This technique is an interesting method that is a great way to make some highly contrasted and saturated marks in an image. This application method is about drawing directly onto a wet surface. The outcome is very beautiful and creates vivid and interesting marks. We want to begin by making another little demarcated square with our HB pencil and then apply a clean coat of water on the surface of the paper within the square. We want to make sure we apply an even amount of water as well as not too much.
Whilst the page is still wet we can apply a variety of colors and allow yourself to be playful in the way you make marks. We want to make some scribbles, zig-zags, and whatever else you feel like doing.
Use a variety of colors within your little square. What we should see is how the water-soluble pigment slowly moves into the wet areas, which can allow for dispersion of the colors. This can be a great technique for abstract works or simply creating interesting shapes in an image.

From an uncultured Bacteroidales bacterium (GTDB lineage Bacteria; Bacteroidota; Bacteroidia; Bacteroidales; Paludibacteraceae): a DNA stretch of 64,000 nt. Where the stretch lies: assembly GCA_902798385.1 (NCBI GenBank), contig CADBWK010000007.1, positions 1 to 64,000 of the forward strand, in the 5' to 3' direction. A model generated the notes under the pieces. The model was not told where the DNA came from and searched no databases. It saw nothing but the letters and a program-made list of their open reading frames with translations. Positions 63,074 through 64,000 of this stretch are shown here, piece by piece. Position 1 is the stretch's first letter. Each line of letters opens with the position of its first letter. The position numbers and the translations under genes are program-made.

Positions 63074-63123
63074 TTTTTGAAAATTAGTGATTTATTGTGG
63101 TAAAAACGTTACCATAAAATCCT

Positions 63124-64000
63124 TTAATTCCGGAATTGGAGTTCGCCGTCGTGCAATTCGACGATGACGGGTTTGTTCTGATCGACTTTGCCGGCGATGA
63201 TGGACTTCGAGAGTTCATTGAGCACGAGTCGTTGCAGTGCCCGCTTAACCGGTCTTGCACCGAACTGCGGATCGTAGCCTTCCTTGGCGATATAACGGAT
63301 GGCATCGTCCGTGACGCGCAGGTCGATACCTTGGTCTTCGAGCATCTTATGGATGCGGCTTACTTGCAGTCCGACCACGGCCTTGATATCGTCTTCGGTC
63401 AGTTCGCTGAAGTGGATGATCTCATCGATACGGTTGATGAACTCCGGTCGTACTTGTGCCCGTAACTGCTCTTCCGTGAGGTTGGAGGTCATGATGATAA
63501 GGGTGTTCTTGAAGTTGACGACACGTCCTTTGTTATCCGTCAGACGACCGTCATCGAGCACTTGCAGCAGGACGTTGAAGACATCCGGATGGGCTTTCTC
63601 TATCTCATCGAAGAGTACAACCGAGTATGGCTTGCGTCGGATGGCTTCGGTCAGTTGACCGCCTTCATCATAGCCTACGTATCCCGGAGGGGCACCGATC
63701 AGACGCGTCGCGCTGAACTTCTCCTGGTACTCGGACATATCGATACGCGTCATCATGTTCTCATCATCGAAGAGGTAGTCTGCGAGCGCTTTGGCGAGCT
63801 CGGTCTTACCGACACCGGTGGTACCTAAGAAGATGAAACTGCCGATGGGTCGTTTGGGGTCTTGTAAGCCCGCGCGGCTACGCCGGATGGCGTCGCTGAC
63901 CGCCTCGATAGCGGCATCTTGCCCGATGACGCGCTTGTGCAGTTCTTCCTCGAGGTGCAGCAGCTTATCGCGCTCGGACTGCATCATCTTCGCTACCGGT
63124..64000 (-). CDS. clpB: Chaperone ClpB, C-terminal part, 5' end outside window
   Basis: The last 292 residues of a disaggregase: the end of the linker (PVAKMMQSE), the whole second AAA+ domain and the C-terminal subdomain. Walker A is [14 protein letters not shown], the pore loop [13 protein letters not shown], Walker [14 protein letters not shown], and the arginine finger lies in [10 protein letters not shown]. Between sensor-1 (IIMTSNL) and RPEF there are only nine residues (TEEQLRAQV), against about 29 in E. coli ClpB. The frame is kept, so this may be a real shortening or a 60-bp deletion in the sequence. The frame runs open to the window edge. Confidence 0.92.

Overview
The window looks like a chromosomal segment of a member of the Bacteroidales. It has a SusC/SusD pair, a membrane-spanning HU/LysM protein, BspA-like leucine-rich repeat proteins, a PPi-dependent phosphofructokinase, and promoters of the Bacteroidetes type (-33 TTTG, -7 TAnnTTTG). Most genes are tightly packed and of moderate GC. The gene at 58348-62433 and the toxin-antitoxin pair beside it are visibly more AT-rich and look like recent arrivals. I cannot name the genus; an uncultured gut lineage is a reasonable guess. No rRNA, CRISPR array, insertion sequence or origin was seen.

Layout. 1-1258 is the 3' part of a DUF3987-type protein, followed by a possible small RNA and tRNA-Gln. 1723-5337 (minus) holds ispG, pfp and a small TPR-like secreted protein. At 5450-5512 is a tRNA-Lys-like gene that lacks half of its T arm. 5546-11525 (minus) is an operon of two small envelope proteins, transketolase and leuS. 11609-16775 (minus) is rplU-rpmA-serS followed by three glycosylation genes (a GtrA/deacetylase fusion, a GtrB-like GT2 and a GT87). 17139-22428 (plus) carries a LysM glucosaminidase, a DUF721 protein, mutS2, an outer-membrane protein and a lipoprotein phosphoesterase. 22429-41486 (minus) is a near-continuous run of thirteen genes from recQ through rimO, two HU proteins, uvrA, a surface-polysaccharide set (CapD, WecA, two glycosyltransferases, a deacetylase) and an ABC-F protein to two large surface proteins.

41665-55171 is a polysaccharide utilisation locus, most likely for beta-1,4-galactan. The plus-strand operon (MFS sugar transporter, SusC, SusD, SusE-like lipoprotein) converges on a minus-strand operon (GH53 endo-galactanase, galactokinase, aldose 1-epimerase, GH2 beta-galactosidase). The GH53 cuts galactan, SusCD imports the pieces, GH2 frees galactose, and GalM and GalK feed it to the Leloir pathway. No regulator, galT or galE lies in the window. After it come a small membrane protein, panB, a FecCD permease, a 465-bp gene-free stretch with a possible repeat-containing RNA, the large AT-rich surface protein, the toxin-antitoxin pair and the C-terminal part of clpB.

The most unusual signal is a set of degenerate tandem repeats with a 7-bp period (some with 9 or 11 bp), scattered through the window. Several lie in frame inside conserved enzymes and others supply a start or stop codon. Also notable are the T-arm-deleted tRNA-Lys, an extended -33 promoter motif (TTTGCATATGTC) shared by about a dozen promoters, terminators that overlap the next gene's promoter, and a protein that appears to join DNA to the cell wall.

As we apply a few colors within our square we can see how the scratchiness of the pencil marks is slightly preserved. This is a very beautiful mark-making style that can accompany the more seamless look of watercolor marks.
Allow your image to dry completely and you should be left with a beautiful combination of tonal and textural variation. When learning how to use watercolor pencils, we want to be creative in our approach to mark-making.
Method 6: Pencil as Paintbrush
This technique is very similar to the previous one where we use a more direct water pencil application. However, this time instead of drawing onto a wet surface we will dip the pencil in water and then proceed to make marks on paper. This is another great way to create vivid colors, mixes, and various textures within an image.